Figure 6 shows accelerated testing samples (per ASTM G90, Standard Practice for Performing Accelerated Outdoor Weathering of Nonmetallic Materials Using Concentrated Natural Sunlight) of two different materials with 840 MJ/m2 UV—an amount equal to three years of Florida sun exposure. The testing samples have test strips on the left (exposed) and control strips on the right (unexposed).
When deemed required, roof membranes are tested in accordance with nationally recognized standards, such as Underwriters Laboratories of Canada (ULC) S107, Methods of Fire Tests of Roof Coverings, as per the National Building Code of Canada (NBC), for Classes A or B.
PVC roof and walking deck membranes must conform to the same material standards as PVC roofing and waterproofing membranes. In other words, walking surfaces in these applications must meet the same material standards as other roofing membranes. NBC recognizes Canadian General Standards Board (CAN/CGSB) 37.54, Polyvinyl Chloride Roofing and Waterproofing Membrane, to act as a basis for evaluating PVC membranes used on decking subject to pedestrian traffic.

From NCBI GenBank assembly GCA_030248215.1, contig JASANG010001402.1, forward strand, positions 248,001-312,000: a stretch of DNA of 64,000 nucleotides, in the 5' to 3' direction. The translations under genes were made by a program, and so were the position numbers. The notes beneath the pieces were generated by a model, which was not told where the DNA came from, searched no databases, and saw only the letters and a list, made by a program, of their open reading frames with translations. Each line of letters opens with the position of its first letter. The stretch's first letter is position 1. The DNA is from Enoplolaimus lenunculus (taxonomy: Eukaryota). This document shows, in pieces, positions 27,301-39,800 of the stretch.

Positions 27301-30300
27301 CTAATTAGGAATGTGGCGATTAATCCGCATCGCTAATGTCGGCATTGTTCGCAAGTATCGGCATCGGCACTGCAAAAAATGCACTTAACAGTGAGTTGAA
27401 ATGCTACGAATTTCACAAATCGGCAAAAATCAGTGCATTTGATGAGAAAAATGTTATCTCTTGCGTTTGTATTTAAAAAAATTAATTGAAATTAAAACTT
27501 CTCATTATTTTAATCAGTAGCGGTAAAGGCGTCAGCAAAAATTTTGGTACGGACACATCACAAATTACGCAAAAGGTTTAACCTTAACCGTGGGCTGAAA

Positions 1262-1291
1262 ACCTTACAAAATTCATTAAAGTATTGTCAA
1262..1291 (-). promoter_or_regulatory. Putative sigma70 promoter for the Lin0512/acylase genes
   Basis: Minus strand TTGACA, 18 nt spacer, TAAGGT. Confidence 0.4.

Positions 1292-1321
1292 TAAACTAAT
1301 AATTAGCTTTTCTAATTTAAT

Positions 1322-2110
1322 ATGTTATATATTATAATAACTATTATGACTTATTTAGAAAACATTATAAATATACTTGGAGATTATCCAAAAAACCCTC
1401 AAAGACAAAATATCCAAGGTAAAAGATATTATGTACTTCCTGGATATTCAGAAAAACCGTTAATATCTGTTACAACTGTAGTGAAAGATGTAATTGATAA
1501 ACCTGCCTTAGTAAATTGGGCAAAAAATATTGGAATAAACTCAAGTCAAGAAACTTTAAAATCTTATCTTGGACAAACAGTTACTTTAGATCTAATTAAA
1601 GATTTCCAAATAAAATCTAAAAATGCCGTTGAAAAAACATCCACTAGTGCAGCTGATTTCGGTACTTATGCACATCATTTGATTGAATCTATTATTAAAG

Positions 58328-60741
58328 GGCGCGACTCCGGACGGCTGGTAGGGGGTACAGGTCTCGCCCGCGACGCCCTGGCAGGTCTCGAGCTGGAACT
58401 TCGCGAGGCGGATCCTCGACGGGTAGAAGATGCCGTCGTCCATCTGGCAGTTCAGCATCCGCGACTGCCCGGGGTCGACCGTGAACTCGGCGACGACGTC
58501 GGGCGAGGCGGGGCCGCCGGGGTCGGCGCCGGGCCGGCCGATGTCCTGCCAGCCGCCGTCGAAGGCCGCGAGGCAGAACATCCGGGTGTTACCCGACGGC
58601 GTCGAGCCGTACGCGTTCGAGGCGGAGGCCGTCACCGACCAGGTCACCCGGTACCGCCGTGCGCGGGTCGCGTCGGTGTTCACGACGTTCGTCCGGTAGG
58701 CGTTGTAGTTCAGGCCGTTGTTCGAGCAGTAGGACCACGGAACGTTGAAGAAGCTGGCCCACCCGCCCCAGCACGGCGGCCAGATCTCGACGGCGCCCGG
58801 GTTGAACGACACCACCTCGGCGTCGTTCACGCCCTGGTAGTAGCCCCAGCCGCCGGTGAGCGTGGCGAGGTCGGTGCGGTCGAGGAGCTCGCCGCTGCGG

PVC roofing membranes specifically designed to sustain pedestrian traffic can be accepted as long as they demonstrate compliance with the performance features of the applicable code. In Canada, PVC sheet-applied waterproof decking membranes must comply with Canada Mortgage and Housing Corporation’s (CMHC’s) Canadian Construction Materials Centre (CCMC) technical guide, falling under MasterFormat Section 07 54 19.01−Polyvinyl-chloride Roofing.